"During the initial growth phase with puberty, all zones of the prostate grow, while in later decades of life, the glandular portions of the prostate in the transition zone proliferate," Herati said.
The second prostate growth phase
When a man reaches age 25 or so, the prostate gland begins a second growth phase that continues for most of the man's life.
"The subsequent growth cycles are not necessary but occur due to hyperplasia [an increase of cells] of the glands within the prostate," Herati said.
The second growth phase has no purpose and causes no problems for some men. It's just a normal part of the aging process.
But for other men, the size of the prostate can become a problem. About half of all men between ages 51 and 60 develop benign prostatic hyperplasia (BPH), also known as an enlarged prostate or inflammation of the prostate. This prevalence increases to up to 90 percent in men older than 80.
Although it's a non-life-threatening condition, mild symptoms of BPH can include urinary problems, including blockage of the bladder in more severe cases. Thankfully, treatment options are available.
Lifestyle and prostate growth
The cause of BPH is largely unknown. However, it's believed to be linked to hormonal changes as a man gets older. But some lifestyle factors can affect growth cycles.
"It's well known that diet and environmental exposures can affect the growth cycles," Herati said. "Diets rich in meat and dairy products will favor cell growth. Different growth patterns are present for different populations, reflecting the impact of diet, exercise and lifestyle on prostate growth."
Research indicates diet can contribute to the development of various prostatic diseases, including BPH and prostate cancer. The Prostate Cancer Prevention Trial (1994-2003) enrolled more than 18,800 men ages 55 or older who were investigated for dietary risk factors for the development of BPH. Results showed a diet low in fat and red meat and high in protein and vegetables may reduce the risk of BPH.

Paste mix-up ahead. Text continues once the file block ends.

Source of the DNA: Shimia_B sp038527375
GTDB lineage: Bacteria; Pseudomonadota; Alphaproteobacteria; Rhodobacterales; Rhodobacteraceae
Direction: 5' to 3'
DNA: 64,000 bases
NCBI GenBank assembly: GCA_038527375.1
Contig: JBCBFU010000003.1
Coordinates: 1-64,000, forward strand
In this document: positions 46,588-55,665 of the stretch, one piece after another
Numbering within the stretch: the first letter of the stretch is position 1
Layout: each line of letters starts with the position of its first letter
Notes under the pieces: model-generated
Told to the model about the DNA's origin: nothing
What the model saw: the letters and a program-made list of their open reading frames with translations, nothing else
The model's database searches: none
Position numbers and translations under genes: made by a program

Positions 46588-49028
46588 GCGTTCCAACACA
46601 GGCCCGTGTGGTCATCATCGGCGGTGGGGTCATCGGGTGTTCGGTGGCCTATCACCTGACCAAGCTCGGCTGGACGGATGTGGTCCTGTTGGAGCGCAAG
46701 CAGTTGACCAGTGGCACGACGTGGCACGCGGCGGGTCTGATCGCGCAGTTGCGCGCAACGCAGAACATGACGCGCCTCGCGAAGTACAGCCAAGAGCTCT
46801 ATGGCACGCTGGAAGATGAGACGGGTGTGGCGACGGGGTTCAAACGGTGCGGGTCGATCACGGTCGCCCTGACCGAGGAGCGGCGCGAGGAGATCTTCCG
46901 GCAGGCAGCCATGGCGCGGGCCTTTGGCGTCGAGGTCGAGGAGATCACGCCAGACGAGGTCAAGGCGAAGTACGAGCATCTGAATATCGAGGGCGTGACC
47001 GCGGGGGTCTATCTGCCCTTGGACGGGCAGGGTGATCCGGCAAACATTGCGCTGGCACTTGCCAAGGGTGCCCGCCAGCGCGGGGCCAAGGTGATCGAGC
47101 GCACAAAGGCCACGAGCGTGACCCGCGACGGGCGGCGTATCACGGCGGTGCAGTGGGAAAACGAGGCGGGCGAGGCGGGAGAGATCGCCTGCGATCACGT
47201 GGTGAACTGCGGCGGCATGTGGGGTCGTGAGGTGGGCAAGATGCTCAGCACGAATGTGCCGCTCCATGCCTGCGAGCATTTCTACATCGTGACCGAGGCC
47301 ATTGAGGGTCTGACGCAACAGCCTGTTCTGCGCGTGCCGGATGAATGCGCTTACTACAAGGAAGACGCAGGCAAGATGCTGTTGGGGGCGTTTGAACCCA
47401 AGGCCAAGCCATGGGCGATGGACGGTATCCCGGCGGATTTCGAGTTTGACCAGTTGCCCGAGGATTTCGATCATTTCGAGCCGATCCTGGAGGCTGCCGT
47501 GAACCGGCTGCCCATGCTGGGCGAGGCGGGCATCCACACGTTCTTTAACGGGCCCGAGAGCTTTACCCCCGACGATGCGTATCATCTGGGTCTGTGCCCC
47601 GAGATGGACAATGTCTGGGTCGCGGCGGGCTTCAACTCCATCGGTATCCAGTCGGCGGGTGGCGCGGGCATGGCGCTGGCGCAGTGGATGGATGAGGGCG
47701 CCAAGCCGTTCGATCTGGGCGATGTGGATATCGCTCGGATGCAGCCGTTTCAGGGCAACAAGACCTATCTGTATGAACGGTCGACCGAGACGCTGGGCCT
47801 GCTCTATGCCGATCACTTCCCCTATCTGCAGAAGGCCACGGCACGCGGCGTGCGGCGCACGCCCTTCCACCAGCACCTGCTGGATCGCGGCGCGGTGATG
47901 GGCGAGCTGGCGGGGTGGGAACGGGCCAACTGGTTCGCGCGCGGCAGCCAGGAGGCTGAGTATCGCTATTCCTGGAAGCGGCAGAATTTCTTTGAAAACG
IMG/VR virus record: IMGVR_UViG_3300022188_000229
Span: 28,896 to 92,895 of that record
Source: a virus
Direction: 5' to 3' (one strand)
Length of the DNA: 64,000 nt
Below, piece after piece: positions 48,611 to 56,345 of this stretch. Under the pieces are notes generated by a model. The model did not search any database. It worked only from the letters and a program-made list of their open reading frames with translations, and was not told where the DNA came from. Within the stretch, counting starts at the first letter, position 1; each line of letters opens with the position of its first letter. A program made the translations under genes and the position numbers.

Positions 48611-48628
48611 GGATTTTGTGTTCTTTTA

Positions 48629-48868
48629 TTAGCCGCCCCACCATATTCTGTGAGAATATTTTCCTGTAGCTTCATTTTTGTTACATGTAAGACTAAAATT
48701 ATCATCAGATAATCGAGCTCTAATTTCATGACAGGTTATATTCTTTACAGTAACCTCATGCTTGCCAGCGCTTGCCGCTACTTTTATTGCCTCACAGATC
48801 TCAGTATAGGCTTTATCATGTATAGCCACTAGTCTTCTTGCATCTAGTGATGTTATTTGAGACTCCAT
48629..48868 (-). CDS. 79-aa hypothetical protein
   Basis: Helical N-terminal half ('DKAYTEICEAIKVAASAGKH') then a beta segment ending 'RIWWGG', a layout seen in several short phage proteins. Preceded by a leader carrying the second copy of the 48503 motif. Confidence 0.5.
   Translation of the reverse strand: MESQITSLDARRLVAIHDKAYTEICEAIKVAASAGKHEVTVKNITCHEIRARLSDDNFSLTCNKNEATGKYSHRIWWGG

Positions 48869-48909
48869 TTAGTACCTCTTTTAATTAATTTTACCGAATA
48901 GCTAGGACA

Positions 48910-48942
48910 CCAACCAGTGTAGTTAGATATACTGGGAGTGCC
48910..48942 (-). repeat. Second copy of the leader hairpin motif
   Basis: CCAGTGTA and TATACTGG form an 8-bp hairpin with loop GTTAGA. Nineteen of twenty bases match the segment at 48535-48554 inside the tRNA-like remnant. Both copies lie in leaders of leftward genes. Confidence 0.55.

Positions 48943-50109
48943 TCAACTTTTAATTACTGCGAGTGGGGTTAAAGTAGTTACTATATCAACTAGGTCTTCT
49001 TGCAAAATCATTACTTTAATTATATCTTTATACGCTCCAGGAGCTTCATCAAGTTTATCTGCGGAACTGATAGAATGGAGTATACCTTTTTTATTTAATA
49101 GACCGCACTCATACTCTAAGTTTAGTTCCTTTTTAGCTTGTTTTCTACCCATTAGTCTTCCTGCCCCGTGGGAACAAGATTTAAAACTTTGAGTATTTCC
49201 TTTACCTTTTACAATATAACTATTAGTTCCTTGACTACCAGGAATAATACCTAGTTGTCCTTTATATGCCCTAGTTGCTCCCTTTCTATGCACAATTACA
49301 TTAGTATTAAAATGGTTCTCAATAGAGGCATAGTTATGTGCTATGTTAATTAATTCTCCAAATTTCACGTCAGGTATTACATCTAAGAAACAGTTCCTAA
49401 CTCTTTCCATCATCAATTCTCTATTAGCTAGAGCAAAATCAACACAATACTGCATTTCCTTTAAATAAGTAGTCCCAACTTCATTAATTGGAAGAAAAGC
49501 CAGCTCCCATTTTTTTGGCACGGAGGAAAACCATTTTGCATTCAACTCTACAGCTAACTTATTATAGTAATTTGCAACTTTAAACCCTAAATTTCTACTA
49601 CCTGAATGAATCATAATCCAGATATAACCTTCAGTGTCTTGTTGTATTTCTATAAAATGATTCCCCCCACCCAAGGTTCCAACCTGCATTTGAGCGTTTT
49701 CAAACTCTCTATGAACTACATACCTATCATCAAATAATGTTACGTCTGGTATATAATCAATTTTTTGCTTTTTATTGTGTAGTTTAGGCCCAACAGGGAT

The Physicians Committee for Responsible Medicine advises making the following alterations to your diet when managing BPH:
- Limit red meat and dairy products
- Include soy products
- Increase fruit and vegetable intake
- Ensure diet is rich in vitamin D
Watch for symptoms
We know prostate growth is normal. Once you get past the age of 25, your prostate continues to grow. It's nothing to worry about.
But if you start to experience BPH symptoms, such as urinary retention, straining to urinate, getting up a lot at night to go to the bathroom or accidentally leaking urine, then it's a good idea to see a doctor to get some advice.
These same symptoms, as well as blood in the urine or semen, an inability to empty your bladder, developing urinary tract infections or needing to rush to the toilet, can also sometimes be signs of prostate cancer.
Therefore, if you have any problems with urinating, it's always best to have your medical history reviewed, complete a urine test and get checked out to receive treatment for an enlarged prostate.